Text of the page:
Fibromyalgia and Cannabis (marijuana)
Fibromyalgia, a pain disorder which is widely considered to be neuropsychiatric in nature, is treated with cannabis in approximately 10% of patients in the USA (either through self-medication or prescription), and has been shown to respond favourably to the synthetic THC-mimic nabilone. In a study which documented the effect of nabilone on fibromyalgia sufferers, subjects experienced significant improvement of symptoms when administered the cannabinoid. Another study demonstrated that quality of life was markedly improved in fibromyalgia sufferers that self-administered oral or smoked cannabis.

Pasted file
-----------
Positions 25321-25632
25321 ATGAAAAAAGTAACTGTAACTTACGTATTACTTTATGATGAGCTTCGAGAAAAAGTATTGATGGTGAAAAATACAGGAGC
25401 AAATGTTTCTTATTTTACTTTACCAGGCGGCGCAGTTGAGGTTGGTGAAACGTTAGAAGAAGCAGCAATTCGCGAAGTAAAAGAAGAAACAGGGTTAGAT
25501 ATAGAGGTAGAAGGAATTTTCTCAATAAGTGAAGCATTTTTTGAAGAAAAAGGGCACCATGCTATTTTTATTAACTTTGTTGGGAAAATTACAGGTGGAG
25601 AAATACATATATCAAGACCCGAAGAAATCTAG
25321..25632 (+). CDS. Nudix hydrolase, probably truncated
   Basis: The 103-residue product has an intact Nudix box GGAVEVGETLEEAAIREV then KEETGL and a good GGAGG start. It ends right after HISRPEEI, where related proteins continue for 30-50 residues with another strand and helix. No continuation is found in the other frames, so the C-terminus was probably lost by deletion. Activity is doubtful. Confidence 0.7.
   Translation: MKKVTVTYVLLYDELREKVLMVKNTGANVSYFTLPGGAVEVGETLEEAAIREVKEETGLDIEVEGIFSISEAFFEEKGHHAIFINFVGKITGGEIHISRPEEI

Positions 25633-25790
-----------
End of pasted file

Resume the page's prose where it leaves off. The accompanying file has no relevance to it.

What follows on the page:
Serotonin levels in the platelets are also known to be affected in fibromyalgia, although it is thought that deficiency of serotonin, rather than over-abundance, is responsible for the sufferer’s aberrant perception of pain. This disparity is not fully understood, and is somewhat surprising given the high degree of comorbidity between the diseases: in one study, up to 63% of primary fibromyalgia sufferers also reported symptoms of migraine, in another, 22.2% of primary migraine sufferers were also found to have fibromyalgia. This disparity may be partly explained by gender differences, as none of the male migraine sufferers reported symptoms of fibromyalgia, and the latter disease is overwhelmingly experienced by women, who comprise 90% of sufferers.